Many people are familiar with the game of domino, in which small square blocks are stacked on end to form long rows. When one is knocked over, it triggers a chain reaction that causes the rest of the row to fall over, and so on. The concept behind this popular hobby has also given rise to the idiom domino effect, which describes any situation in which one event leads to a series of similar events. The word domino itself is derived from the Latin term for “falling.”
Dominoes are often used as toys, and children can create complex designs by stacking them on top of each other. They can even use them to build structures with unique shapes. Dominoes are made of rigid material, such as wood or bone, and each has a side that features an arrangement of spots (also called pips) and another that is blank. The number of pips on each side is determined by the type of domino and is sometimes indicated on the tile. Dominoes that have more pips are usually described as having a higher rank or weight, while those that have fewer pips are considered lighter.
A famous example of the domino effect took place during World War II, when President Eisenhower cited it to explain America’s decision to offer aid to South Vietnam, a move that might cause Communism to spread across the region. Although this was a political scenario, the term has since been applied to any situation in which one action triggers a cascade of similar events.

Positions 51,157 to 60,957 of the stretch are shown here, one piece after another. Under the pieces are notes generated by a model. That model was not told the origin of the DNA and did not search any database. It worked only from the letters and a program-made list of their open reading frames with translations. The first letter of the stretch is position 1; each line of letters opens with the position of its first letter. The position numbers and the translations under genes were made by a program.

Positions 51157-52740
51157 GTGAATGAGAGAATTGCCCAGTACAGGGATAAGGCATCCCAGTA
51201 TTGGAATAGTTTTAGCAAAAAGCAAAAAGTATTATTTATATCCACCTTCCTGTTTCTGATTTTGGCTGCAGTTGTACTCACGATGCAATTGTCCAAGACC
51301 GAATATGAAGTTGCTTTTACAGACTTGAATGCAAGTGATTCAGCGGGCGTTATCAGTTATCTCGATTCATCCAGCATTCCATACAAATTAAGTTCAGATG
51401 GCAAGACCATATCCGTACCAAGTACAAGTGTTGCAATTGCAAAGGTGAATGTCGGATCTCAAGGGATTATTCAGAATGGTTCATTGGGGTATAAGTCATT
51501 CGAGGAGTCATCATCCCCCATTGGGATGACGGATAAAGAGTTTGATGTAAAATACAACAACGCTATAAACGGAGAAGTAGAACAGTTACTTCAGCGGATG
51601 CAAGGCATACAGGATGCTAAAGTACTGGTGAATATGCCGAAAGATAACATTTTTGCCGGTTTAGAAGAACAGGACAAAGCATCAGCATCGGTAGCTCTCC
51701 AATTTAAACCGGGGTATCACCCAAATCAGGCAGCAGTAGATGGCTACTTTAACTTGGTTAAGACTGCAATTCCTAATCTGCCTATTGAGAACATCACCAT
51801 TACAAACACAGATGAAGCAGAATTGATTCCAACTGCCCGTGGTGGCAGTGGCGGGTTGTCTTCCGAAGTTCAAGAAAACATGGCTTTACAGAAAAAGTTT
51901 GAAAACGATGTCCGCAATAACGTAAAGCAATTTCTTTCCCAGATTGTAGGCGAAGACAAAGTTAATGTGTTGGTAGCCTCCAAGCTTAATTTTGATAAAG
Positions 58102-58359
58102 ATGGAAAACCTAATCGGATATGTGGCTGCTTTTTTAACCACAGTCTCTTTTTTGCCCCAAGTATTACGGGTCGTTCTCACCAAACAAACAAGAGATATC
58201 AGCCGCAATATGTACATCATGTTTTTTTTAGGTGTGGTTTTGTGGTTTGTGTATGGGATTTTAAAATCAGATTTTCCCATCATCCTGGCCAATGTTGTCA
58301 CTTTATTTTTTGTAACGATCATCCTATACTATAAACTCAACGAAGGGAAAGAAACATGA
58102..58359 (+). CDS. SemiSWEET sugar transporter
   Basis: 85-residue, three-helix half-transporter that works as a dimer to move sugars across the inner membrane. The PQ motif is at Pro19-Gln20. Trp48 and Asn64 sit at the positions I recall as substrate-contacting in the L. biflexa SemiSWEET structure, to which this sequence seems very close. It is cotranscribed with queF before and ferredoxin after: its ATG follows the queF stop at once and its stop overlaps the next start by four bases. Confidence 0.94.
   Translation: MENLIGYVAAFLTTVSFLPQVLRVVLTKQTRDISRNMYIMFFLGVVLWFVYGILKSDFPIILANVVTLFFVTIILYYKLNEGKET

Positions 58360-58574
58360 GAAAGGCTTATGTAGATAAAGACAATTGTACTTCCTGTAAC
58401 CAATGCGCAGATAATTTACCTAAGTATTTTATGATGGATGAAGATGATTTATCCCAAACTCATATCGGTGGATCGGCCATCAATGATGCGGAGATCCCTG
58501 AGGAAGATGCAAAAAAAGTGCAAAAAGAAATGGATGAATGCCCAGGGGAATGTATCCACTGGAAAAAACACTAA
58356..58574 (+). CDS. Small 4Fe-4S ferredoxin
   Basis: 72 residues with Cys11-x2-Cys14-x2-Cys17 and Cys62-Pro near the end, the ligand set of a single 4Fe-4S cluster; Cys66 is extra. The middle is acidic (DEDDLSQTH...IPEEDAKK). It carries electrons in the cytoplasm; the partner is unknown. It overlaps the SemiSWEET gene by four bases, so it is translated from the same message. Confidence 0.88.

Physicists have a special affinity for dominoes, because they are an excellent model of physical energy. When a domino is struck, its inertia causes it to resist motion until it receives a sufficient force. This is the same principle that explains why a ball rolling down a hill tends to continue rolling, even after it loses momentum.
Hevesh, a domino artist who has worked on projects with more than 300,000 dominoes, says one physical phenomenon is key to her creations: gravity. This force pulls a falling domino toward Earth, and this motion is the source of its domino effect. It is also similar to the way a nerve impulse travels along an axon, creating a pulse that moves at a steady rate and only in one direction.
Hevesh believes that the domino effect can be used to help us break down our goals into good, manageable pieces. For instance, she once encouraged a client to identify the most important task of his day and focus on that until it was completed. This was the first domino in a process that eventually led to his company becoming the largest independent steel producer in the world. This type of work is a “good domino,” she says, because it has a positive impact on future endeavors. Other examples of good dominoes include writing a business plan or working on a health challenge. By picking the right tasks to tackle, we can ensure that they will have the greatest possible impact on our lives.